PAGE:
Teaching Kids To Ski
I have a five-year-old who I want to put on skis for the first time. What's the best approach to a new sport?
In some ways, five is the perfect age to learn to ski. Kindergartners are usually more independent than preschoolers, not to mention stronger and more coordinated.
We put both our daughters on skis when they were 18 months old, but our younger one is only just now—at three-and-a-half—developing the leg strength to execute a controlled snowplow stop. So although it can be entertaining to get them out when they’re tiny, starting super young doesn’t always yield huge payoffs.
In general, there are two approaches to teaching a little one to ski: DIY on the bunny hill, or outsource lessons to a ski instructor. If you’re a skier, perhaps the best and most cost-effective strategy is to combine the two.
We did half a dozen or more sessions on the Magic Carpet conveyor lift with our daughters to get them comfortable on snow and in ski boots before we hired an instructor. (At most resorts, little kids five and younger can ride the Magic Carpet for free; parents wearing street shoes can usually walk on for free, too.) For the first few sessions, we would simply run or walk next to them in our snow boots, holding onto them by their jacket or hands.
You don’t need to be an expert skier to get them started on the basics: leaning forward with hands on knees, ski tips pushed together in a wedge or “pizza” formation, looking downhill where they want to go.
We kept each session deliberately short, no more than an hour or two with at least one hot-chocolate break thrown in to keep them happy. Little kids tire quickly, and you’ll want to anticipate hunger and fatigue by stashing snacks in your pockets and being prepared to take a break if they start to tire or fuss. Five-year-olds will naturally have more stamina, but no matter what your age, learning a new sport can be exhausting, physically and emotionally.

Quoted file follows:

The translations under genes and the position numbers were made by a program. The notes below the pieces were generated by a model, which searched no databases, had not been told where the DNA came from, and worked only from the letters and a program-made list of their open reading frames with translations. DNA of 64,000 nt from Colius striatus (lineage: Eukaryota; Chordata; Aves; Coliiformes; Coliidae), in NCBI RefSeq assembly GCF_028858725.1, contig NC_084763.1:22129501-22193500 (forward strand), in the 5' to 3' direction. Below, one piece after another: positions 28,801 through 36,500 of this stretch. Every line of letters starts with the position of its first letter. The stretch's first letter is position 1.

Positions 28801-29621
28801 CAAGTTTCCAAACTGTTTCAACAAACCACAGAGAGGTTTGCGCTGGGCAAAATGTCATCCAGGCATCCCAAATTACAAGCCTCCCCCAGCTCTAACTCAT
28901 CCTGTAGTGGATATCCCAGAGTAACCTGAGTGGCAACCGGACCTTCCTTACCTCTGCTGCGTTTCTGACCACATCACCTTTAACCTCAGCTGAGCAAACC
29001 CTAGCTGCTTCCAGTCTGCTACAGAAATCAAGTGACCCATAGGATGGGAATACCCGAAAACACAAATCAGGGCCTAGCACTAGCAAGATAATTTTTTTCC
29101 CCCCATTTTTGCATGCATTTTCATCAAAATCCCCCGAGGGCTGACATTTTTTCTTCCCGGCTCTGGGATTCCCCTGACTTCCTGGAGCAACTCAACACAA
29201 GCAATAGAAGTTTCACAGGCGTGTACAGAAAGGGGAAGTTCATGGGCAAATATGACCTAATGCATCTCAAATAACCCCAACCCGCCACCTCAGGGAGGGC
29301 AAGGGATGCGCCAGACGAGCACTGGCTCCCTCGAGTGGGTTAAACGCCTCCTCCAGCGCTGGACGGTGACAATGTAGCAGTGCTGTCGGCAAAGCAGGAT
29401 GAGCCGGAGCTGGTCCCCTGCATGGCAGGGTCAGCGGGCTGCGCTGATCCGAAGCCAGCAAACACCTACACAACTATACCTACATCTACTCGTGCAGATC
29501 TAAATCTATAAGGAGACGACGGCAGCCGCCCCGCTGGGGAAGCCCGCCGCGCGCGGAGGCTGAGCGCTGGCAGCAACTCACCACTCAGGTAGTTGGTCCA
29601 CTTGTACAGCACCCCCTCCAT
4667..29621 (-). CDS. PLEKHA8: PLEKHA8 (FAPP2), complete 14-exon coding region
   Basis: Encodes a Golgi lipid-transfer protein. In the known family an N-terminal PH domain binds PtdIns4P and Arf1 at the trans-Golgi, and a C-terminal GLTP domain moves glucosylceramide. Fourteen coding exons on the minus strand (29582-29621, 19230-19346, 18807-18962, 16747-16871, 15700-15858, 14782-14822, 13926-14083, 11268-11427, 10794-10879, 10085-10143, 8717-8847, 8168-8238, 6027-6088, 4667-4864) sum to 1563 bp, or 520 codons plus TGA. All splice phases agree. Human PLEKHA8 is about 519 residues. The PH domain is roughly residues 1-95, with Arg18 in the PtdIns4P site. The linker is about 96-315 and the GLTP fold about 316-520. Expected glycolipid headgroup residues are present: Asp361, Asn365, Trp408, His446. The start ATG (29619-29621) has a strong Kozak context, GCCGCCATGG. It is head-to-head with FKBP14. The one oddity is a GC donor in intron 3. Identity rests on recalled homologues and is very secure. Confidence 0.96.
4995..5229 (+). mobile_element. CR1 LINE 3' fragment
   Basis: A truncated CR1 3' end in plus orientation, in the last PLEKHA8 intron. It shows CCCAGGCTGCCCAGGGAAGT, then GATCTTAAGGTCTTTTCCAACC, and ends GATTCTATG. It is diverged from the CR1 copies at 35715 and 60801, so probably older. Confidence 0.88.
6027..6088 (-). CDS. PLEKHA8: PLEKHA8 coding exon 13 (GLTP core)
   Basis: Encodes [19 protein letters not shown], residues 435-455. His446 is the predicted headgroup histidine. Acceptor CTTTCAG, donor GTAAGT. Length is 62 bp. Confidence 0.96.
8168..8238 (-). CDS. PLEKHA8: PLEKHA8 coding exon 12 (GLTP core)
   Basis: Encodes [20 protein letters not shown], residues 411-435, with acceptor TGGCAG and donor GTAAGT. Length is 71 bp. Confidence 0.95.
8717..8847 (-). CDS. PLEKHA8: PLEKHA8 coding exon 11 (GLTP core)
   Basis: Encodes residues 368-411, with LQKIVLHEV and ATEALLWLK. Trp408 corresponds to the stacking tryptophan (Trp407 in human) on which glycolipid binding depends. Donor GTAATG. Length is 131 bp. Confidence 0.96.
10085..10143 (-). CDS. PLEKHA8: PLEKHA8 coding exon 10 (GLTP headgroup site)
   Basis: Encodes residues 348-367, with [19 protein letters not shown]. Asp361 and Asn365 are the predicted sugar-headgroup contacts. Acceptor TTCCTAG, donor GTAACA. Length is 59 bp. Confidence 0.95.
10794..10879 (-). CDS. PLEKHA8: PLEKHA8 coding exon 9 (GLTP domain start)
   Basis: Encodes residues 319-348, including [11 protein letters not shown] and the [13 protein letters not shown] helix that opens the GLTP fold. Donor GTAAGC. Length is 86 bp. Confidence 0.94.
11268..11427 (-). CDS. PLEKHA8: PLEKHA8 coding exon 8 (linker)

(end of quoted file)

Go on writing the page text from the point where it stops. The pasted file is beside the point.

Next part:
The goal is to get them used to the sensation of being on skis: shuffling around on their skis, getting on and off the Magic Carpet with assistance, and moving down the slope in a controlled way. There are various devices and strategies that can help.
Some parents I know swear by a harness and leash set-up such as the Lucky Bums Ski Trainer, which keeps them tethered to you as they ski in front of you (this works best if you’re on skis, too).
For our three-year-old, we recently tried the Edgie Wedgie, a $10 rubber strap that connects the ski tips and hold them together in a perpetual snowplow or “pizza” wedge for little legs that aren’t strong enough to hold an edge. Unfortunately, the strap kept popping off and accidentally snagging on the chairlift safety bar, so we reverted to our tried-and-true method: having her hang onto one of our ski poles to slow herself down while she practices the pizza.
Whatever your strategy, DIY sessions are helpful for gauging kids’ interest in the sport before shelling out big bucks for a lesson. Once you determine that they’re not going to freak out every time you pull out their ski boots or fall to the ground in a tantrum as they’re shuffling toward the Magic Carpet, they’re probably ready to graduate to ski school where the pros will take their instruction to the next level.
The first thing to do is check your local ski mountain, or the resort where you’ll be skiing, to see what they offer for different age groups. If it’s a holiday period—like MLK weekend, Presidents’ Day, or spring break—try to reserve lessons well in advance, as slots tend to fill up quickly.
You’ll need to decide if you want to do a group lesson or a private; although the level of attention is obviously much greater one-on-one, there are benefits to small-group lessons, too. Namely, positive peer pressure. If they’re hesitant to try something, they might change their minds if they see other kids doing it.
This, of course, depends on the child. Our girls are both pretty social, so they tend to thrive in groups or semi-privates, but if it’s your kid’s first time on skis, or if they learn better in a quieter atmosphere without distractions, you might enroll them in a private for a day or two, and then transition to small groups (keeping in mind that privates can be two or three times as expensive). Either way, watch them and see what’s working best. If they’re not having fun and advancing in either format, switch it up.
In privates, parents and adults can usually tag along for part of the time, so you’ll get a feel for how they’re doing. But hang around too long and you might become a distraction. After each lesson, be sure to ask the instructor for details on how their skiing is progressing and specific techniques for teaching them on your own.
No matter which approach you try, the key is to make it fun. You’ll want to keep tabs on kids’ hunger, energy, and comfort levels. Bring lots of layers, so they don’t get cold, and take a quick snack break if they start to flag. Keeping them out there past their limit will just make each of you ornery—not a feeling you want her to associate with skiing. It’s far better to go in for a 20-minute hot cocoa break than to bail on the day altogether.
Remember, keep it it fun and they’ll have fun!